Conservative: Are Obama’s NSA reforms enough or too much?
President Obama spoke out Friday on behalf of recent documents released regarding the National Security Agency’s surveillance program, but did not say that the spying would actually end; he just said that the information would not be handled by the NSA anymore.
He did not propose a plan for where the NSA phone data should be transferred; he just said that he would ask the attorney general to have them transferred by March.
On Jan. 17, director of the Office of National Intelligence James Clapper released more than 2,000 surveillance program documents since last June.
In order for the NSA to do a search on the phone data, they will now need approval from the Foreign Intelligence Surveillance Court. The court, created by the Foreign Intelligence Surveillance Act, is in charge of surveillance of terrorists and foreign espionage targets.
This does not fix the problem; all it does is change where the information is being stored. This does not necessarily mean that the spying will stop. Will the government continue to search all of this private data without a warrant? This does not put as much limitations on the government’s ability as it should be regarding this.
People will begin to wonder if the president is just trying to save himself and the Democrats in Congress because many of them will be up for re-election in November. Some people are upset with their Democratic Congressmen and Senators due to how they voted for Obamacare and many issues dealing with the government shutdown. He needs to do something to save these people if he wants Democratic control of either chamber.
Sen. Rand Paul, R-Ky., has said he wanted to file a lawsuit against the NSA, because they are “overreaching” with the collection of phone data. He filed a class-action lawsuit because he believed that it was a violation of the Fourth Amendment. Paul is correct on this; this is a violation of our Fourth Amendment, but whether a lawsuit should be filed could be debatable.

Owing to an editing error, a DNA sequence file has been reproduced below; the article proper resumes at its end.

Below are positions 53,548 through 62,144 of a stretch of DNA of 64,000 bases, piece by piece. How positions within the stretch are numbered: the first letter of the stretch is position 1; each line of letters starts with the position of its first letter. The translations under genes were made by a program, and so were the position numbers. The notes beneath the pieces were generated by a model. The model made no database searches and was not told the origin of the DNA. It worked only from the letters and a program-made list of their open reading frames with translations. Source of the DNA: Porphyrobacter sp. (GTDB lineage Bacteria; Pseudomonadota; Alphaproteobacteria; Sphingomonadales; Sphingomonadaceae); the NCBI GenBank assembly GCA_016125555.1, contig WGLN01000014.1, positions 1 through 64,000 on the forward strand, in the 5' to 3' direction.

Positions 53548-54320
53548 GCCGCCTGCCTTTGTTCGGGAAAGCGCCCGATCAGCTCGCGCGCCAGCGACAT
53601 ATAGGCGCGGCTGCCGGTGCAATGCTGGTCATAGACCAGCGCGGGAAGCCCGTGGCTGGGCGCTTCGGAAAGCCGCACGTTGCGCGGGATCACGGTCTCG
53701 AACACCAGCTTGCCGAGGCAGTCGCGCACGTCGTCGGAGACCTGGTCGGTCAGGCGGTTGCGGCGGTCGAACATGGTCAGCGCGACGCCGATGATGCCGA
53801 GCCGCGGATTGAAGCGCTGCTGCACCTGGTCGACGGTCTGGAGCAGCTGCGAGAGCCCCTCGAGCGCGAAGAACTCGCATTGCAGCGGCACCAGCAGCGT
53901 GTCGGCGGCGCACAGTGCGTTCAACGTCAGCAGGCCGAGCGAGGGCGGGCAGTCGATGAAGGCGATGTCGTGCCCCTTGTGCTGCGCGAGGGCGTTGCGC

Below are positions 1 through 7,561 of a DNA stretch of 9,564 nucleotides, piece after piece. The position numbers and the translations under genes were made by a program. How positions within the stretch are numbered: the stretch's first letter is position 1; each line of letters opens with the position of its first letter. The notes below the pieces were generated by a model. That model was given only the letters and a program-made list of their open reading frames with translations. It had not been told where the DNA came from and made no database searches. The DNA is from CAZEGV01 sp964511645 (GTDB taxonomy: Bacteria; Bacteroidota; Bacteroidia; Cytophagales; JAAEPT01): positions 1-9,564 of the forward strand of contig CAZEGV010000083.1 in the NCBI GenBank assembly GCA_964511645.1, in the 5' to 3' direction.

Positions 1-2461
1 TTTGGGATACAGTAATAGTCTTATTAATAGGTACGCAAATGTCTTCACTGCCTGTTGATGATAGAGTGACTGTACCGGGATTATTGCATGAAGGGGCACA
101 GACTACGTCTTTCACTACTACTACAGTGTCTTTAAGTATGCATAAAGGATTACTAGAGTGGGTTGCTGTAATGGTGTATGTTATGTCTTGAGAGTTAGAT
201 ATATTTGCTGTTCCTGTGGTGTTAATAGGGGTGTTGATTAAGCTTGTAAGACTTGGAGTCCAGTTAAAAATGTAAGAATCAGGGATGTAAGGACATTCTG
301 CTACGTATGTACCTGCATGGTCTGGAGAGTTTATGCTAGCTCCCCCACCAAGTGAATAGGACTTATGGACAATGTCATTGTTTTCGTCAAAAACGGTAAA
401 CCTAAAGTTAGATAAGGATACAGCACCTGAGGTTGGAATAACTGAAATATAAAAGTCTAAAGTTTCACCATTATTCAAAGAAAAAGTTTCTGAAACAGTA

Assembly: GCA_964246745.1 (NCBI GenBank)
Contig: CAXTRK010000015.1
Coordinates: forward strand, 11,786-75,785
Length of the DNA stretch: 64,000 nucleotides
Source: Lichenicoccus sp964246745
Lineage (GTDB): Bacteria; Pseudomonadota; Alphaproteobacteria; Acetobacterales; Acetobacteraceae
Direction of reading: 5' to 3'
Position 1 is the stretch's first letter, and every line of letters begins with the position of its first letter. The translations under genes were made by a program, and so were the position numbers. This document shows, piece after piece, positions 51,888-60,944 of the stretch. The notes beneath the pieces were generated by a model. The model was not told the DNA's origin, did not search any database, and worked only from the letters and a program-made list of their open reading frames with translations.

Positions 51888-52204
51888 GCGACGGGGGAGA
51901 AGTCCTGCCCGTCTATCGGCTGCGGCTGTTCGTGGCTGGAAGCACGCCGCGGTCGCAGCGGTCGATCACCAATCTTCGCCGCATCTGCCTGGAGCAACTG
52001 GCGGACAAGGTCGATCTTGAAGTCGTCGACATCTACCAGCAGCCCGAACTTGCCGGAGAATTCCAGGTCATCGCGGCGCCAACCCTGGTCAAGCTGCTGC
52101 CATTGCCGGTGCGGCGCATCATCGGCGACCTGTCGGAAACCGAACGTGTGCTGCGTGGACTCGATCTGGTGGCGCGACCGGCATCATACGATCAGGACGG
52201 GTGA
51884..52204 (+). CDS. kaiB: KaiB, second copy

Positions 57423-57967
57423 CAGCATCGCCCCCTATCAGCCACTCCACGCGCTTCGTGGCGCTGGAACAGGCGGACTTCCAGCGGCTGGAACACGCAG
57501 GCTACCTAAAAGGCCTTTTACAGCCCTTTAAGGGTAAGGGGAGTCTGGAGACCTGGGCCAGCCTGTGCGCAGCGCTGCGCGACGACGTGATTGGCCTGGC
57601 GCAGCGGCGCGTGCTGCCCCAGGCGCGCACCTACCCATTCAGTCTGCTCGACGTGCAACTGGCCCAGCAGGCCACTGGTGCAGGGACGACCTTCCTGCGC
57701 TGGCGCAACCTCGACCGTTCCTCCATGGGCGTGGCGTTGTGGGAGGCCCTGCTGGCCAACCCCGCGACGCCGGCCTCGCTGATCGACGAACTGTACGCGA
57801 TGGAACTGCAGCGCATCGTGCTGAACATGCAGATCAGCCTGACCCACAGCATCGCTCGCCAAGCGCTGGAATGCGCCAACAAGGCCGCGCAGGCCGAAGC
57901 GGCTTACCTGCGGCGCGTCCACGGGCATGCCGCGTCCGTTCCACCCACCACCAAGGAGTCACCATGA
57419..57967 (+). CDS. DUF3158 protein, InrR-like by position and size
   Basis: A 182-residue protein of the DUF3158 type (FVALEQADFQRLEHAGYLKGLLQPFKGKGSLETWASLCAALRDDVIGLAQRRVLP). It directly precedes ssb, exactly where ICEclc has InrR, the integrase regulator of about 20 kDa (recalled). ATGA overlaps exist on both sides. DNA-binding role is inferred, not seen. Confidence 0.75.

I fully agree with him though, but he is also up for re-election as well and should be careful in everything he does. In order for him to not appear as weak, he should keep standing up for this.
In regards to the statements released on Friday, Paul said, “While I am encouraged the president is addressing the NSA spying program because of pressure from Congress and the American people, I am disappointed in the details.”
I believe that Paul’s statement could be true to an extent, but it may not be only because of the pressure from the American people.
Sen. John McCain, R-Ariz., said that he would like to propose legislation in Congress to create a special committee to study these issues. I really hope that this will go through because this could be a great thing if there were a group of people examining anything that appeared this controversial. Any questions that would be raised could be examined and studied by the special committee.
If this does go through, I think it would be a good idea to place an equal amount of Republicans and Democrats on this committee to examine the issues, so that no party is to blame for anything done.
Hopefully the president will make more changes, and not just to save his party. Regardless of what party you are in, you are an American, and you have a right to privacy.